Brazil’s economy has shown signs of a modest recovery in recent months after its worst recession on record. President Michel Temer has passed pro-business reforms in hopes of attracting foreign investment and inspiring confidence in Brazil’s future. Temer also wants to cap government spending and make social security more restrictive. These are both ambitious proposals that require constitutional change; however, they are not without opposition. Although President Temer’s reforms have not received much international media attention in light of the Lavo Jato [Car Wash] scandal and the second round of corruption charges, they could radically change the way Brazil does business in the world economy.



Here is a brief introduction to some of the reform initiatives being pushed by the Temer administration:

  • Labor Reform. The most significant measures recently passed allow agreements to be directly negotiated between employers and workers, overriding the current labor law. The already-approved first part of the labor reform includes details on outsourcing, which makes it easier to hire temporary workers, even for extended periods. However, perhaps the most misunderstood and contentious aspect of the proposal was the regularization of the extended workweek. The proposal brings the maximum workday to 12 hours, but overtime is then limited to four extra hours per week, extending the hourly workweek from 44 hours to a possible 48 hours. Many Brazilians thought that a 12-hour workday would become the new norm. However, according to Claudinor Barbiero, a Brazilian expert in social security law, “… employees could work less, because there will be a limit for the weekly journey.”
  • Pension Reform. Rising public debt is in large part blamed for Brazil’s economic crisis, and pension adjustment is one area in which the government believes it can make substantial fiscal headway. One of the most important points of the proposed reform is to have the private and the public sector follow the same rules. The current system appears largely unfair in that it allows some people to retire in their early 50s, and some public sector workers are entitled to earn their salary level upon retirement for the rest of their lives. The second point is that the government intends to establish a minimum retirement age of 65 for men and 62 for women.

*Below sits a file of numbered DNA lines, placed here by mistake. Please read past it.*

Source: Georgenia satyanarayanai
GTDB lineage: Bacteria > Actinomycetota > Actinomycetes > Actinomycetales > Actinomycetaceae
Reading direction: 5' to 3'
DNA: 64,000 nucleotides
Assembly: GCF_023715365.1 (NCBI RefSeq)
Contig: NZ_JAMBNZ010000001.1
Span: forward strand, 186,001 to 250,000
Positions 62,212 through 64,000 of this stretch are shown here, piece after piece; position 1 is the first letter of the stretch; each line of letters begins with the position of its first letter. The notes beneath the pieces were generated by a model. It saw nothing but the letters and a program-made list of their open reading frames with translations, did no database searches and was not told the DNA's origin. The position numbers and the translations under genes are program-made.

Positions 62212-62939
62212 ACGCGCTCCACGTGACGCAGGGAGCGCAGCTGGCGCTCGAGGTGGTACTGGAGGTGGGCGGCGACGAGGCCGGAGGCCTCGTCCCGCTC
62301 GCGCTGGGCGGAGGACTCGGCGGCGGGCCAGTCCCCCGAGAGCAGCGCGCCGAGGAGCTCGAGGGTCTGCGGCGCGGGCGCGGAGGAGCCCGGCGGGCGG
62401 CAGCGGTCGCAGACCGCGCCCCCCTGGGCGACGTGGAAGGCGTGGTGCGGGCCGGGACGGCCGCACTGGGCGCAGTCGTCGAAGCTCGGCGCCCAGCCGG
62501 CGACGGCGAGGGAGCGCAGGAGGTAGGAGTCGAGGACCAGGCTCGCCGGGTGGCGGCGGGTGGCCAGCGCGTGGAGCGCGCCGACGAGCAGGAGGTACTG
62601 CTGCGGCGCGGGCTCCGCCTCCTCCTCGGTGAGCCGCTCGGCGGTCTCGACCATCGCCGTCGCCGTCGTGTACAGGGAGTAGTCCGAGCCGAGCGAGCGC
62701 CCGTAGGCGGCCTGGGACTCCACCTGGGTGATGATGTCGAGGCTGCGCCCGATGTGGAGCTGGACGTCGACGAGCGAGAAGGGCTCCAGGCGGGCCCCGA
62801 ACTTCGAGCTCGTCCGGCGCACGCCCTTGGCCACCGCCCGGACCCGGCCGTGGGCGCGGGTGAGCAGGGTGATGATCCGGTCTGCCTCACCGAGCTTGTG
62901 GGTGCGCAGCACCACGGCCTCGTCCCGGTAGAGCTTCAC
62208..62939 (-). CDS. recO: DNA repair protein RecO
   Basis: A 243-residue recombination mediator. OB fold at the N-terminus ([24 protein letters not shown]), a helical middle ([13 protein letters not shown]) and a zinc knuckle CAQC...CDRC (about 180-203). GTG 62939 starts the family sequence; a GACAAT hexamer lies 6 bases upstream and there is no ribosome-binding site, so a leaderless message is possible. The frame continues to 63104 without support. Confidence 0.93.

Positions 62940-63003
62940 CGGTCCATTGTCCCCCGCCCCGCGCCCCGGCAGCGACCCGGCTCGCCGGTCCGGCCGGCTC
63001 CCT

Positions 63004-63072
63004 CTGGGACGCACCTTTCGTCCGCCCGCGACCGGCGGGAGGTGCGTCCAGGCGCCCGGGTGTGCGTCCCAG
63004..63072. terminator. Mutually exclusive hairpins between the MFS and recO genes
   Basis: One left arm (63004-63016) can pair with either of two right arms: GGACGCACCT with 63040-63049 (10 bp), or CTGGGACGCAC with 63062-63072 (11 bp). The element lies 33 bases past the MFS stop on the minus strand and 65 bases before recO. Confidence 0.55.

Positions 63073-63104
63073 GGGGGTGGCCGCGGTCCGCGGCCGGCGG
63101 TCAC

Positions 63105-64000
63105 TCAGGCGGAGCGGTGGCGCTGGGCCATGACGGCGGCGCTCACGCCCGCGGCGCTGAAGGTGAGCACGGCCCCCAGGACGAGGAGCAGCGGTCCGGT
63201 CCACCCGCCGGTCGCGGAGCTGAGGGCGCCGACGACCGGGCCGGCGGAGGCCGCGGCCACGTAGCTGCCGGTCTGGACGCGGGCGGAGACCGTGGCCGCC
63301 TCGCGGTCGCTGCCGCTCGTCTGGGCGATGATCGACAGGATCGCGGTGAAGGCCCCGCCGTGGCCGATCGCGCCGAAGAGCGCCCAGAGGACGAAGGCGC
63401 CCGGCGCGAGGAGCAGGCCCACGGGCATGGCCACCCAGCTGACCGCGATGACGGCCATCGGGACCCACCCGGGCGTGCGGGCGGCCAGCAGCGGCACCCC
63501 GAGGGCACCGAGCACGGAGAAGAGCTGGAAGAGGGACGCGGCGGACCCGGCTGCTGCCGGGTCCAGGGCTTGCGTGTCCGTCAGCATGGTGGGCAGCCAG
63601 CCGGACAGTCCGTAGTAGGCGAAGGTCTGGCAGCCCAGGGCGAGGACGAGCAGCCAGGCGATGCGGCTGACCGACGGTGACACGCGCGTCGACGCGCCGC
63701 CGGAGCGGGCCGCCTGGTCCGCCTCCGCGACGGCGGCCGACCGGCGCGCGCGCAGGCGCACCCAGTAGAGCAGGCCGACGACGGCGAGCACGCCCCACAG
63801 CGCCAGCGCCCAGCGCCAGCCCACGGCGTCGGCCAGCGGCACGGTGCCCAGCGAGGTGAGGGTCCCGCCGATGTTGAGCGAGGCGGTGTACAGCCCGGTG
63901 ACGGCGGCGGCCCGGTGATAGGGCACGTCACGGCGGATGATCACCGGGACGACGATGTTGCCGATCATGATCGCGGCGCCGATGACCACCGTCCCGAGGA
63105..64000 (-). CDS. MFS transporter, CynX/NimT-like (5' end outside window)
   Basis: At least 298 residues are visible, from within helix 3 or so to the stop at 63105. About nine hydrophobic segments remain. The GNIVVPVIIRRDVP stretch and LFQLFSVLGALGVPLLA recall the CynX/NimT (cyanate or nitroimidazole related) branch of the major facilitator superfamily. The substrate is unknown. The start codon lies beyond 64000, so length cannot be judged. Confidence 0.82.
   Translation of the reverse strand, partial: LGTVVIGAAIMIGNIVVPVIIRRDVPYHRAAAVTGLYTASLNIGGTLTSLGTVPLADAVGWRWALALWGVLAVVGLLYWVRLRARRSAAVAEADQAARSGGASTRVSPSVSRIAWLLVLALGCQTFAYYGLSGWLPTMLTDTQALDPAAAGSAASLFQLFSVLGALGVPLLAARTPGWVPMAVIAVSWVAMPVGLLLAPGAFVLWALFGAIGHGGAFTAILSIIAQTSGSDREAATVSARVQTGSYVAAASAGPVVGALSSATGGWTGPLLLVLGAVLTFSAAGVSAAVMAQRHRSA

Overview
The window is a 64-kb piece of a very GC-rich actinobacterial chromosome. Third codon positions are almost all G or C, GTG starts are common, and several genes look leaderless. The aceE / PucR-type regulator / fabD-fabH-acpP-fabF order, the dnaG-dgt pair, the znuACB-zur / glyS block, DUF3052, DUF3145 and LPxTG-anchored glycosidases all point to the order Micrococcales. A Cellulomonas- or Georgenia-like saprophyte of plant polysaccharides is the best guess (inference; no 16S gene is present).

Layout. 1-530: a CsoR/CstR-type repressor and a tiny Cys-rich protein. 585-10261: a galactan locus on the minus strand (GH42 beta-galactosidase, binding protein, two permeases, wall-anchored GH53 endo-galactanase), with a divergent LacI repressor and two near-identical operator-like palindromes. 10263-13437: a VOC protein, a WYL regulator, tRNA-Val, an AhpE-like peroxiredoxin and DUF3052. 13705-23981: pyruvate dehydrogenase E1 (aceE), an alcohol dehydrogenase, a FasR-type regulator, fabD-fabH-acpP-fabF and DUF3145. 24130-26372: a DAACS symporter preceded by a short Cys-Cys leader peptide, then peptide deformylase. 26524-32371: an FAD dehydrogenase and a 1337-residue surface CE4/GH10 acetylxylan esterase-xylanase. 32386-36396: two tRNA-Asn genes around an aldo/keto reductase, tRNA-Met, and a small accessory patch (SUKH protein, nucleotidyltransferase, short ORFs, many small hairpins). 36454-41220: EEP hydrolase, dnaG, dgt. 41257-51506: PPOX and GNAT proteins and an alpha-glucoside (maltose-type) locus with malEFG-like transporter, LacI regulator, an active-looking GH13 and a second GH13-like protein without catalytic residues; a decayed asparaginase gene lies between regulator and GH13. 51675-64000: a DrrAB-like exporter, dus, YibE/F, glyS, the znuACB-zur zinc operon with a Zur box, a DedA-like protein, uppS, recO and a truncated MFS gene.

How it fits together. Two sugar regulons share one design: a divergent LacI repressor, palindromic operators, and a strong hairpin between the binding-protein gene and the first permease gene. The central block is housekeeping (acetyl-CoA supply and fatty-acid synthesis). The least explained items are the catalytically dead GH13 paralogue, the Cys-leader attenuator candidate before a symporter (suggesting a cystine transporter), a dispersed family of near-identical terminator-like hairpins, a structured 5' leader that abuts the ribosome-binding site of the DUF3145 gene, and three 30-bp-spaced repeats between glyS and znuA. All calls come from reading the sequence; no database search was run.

• Energy Sector Reform. Earlier this year, President Temer announced a decree that nearly doubled taxes on fuel in an effort to reduce the government deficit. Meanwhile it appears that Petrobras, the state-run oil company implicated in the Car Wash scandal, is no longer required to have a substantial stake in projects, thus, shifting costs to fuel distributing companies. New bidding rules also appear to have reduced the obligation of local content requirements. It seems that changes are also on the way regarding electricity, as the government promised a new presidential decree in October.
  • Foreign Trade. Brazilian companies are favored by the government over foreign companies. With high tariffs, Brazil remains relatively closed off to global trade. Without international competition, Brazilian products can be both overpriced and of subpar quality. Isolated by trade deals, Brazil became increasingly reliant on China. However, in 2014, China shifted focus toward a domestic-consumption economy. Thus, oil and agricultural exports suffered considerable downturns in Brazil. In addition, the discovery of large oil reserves off the coast of Brazil saw the country rely increasingly on oil exports until the collapse of oil prices in 2014. More recently, it appears that Brazil is taking steps to open its economy. In June 2016, the country asked to join the Trade in Services Agreement (TiSA) negotiations. This month the government even took steps to join discussions regarding the Agreement on Government Procurement in the World Trade Organization (WTO). In May 2017, Brazil also began a process to become a member of the Organization for Economic Co-operation and Development (OECD).